Photo by Michael Henry via Unsplash.
It is the eve of Week 2: remote learning with my coteacher and 26 fourth graders. Week 1 of 2020 was more difficult than Week 1 of my first year teaching, 22 years ago, and believe me, that week was rough. There are so many reasons for this that I won't go into. If you are an educator, you don't need me to.
I am writing this for you, my educator friends who have not yet begun this year. This summer, many of us dealt with our own trauma, sickness, death of loved ones and acquaintances. We tried to imagine what to expect as our districts and schools were deciding how to do school. So many of us learned new tools, curated new resources, all to be prepared for what we had not yet done. It is what we do. We prepare. I get it.
And this is why I am compelled to tell you this now, after completing my first week. You know how they say that you can't really prepare for the SAT? Yes, I know there are prep classes, and this helps with format of questions, and general knowledge. BUT. Those prep classes are based on a bank of knowledge gleaned from those who have taken the test many times. Pandemic teaching Part II is a complete unknown. The test items are not predictable like the SAT. There is no format. At some point, you will have to draw upon all the knowledge you have obtained from many areas of your life. Some days were unending triage.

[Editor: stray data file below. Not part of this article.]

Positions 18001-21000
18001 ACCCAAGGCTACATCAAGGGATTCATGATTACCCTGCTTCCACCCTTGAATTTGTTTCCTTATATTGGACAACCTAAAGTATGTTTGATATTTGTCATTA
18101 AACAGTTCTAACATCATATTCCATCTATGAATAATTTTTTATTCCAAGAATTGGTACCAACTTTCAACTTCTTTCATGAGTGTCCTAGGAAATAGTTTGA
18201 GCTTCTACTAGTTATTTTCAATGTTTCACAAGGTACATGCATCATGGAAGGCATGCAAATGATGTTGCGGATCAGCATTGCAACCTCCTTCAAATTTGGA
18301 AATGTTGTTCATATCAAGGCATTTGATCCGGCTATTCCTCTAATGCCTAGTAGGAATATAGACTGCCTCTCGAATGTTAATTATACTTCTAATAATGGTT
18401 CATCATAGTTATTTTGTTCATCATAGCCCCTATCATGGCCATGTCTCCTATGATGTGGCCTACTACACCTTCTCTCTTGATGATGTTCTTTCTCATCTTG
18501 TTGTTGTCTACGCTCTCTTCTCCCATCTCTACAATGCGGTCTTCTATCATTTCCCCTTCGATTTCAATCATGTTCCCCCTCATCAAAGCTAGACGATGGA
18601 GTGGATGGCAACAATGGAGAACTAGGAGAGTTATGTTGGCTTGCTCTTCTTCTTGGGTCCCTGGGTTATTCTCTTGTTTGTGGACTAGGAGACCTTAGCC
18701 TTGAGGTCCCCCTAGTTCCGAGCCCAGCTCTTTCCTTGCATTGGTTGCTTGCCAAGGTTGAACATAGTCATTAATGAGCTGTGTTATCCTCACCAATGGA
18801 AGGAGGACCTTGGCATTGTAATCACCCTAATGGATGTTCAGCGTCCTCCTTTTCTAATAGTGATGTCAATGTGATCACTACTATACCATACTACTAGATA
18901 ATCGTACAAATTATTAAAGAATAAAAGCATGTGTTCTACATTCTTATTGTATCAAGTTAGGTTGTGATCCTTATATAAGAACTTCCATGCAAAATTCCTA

I have friends who are struggling with making the correct moral decision. Do they choose to teach remotely and care for their health? Or should they choose to teach in the building and tend to their students' needs? Should they keep their own children at home for their learning, knowing that other parents are not able to make this choice? Is it cheating to actually put yourself first if you are an educator? Is that in the handbook? Doesn't it conflict with the section called "Sacrifice Yourself At All Costs"?
Ready? Here is what I know.
You did not conspire to create these conditions. None of us did. While I know that you are busy looking for the right answer to your moral dilemmas, and the right platform and right tools, none exist. And that is not your fault. The first week may very well feel like an ER for which you were not trained. Yes, I know. It sucks.
You absolutely cannot hold yourself responsible for this. Please remember to forgive yourself continually. You will address each issue as it comes. That is your best. It will look different because your best is now limited by conditions you can not control.
I also know that while it is difficult, you will also get through it, because that is what we do. You will find the words you did not know you had, the expertise to troubleshoot unique situations, and the grace to extend to those who need it most. And you know what? You will receive that grace in spades. IN SPADES. Those around you will always remember what you did for them, all the effort you put into planning. Your families will see you. And it will be enough.
Remember this, please.
Reflecting is good for the soul. Doing so in public is terrifying and exhilarating.